THE NSW Rural Fire Service is preparing for a busy end of the year and January, with the fire season sure to intensify.
Throughout 2018, Bathurst has experienced warm and dry conditions, which are set to continue into 2019.
NSW RFS district coordinator Gary Hansen said he was expecting “a much later start” to the fire season in the Chifley zone, given the rain in recent weeks.
However, the RFS, which is supported by 2800 volunteers across Bathurst, Lithgow and Oberon, has already started to prepare for what may come late this month and into 2019.
“This has been a much quieter season than we had last year and we’ve been using this time to do more training and raise public awareness,” Mr Hansen said.
While the thousands of volunteers aren’t on call all the time, the various brigades across the district are ready to respond should an incident arise.
And with the warmer weather on the way, Mr Hansen said it was very important residents started to protect their properties and themselves.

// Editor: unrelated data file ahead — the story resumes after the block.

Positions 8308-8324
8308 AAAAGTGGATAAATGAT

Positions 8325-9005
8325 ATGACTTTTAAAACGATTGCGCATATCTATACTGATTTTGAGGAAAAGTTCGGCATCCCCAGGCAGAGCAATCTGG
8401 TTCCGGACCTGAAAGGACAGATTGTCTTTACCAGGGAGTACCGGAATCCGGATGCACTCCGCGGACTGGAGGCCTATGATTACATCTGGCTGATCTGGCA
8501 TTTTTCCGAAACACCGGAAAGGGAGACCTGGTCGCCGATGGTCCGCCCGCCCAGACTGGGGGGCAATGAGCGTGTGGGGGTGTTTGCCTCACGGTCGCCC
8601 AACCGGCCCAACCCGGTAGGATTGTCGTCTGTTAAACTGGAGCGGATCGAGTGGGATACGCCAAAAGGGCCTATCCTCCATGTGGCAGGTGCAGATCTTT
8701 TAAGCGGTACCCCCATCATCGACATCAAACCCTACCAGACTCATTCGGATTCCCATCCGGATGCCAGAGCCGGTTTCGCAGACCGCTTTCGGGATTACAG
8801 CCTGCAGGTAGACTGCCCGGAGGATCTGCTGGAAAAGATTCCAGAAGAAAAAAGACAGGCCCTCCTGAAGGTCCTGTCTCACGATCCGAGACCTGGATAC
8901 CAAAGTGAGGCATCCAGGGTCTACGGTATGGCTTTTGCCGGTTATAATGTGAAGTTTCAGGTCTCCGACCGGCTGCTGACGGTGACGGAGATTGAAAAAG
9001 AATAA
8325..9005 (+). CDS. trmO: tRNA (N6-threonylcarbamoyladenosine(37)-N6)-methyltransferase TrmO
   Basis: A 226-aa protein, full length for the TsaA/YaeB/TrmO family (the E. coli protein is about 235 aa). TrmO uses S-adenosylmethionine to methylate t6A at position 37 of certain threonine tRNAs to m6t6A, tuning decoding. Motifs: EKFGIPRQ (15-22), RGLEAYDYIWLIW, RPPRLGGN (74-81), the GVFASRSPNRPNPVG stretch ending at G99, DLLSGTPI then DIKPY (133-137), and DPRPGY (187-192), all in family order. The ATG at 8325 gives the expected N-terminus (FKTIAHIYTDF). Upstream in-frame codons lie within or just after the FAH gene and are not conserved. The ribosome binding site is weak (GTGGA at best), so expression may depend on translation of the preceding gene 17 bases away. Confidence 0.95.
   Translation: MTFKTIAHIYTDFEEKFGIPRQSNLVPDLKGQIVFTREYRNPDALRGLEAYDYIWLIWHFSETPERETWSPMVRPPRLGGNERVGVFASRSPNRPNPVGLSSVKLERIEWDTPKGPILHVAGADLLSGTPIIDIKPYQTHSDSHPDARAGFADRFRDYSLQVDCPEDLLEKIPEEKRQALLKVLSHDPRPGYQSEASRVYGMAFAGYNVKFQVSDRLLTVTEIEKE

“It’s very important that people have prepared a bushfire survival plan and talked about it with their families,” he said.
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Residents are also encouraged to clear gutters, keep their lawns short and ensure their properties have good access should crews need to respond to an incident.
It is important that the fire danger rating and Fires Near Me tool is monitored as well.
“That is the best trigger to use to know whether to use your bushfire survival plan or stay to defend your property,” Mr Hansen said.
People are also reminded to be vigilant when using fire outdoors, but Mr Hansen did say that people in this area tended to be “quite good and very responsible” in this regard.
He said landowners could get permits to use fire to manage their properties and that more residents than normal had done so already.
“We’ve issued three times more fire permits this year than usual, we’ve issued around 400,” Mr Hansen said, attributing the figure to the weather being cooler.
Should people detect any signs of fire, they are asked to call Triple-0 immediately, even if they think it may have already been reported.
Mr Hansen said that the sooner a fire is reported, the better chance there was of crews containing it.
“Any delay puts the fire at risk of spreading,” he said.
For more information about bushfire safety or current fires, visit the RFS website.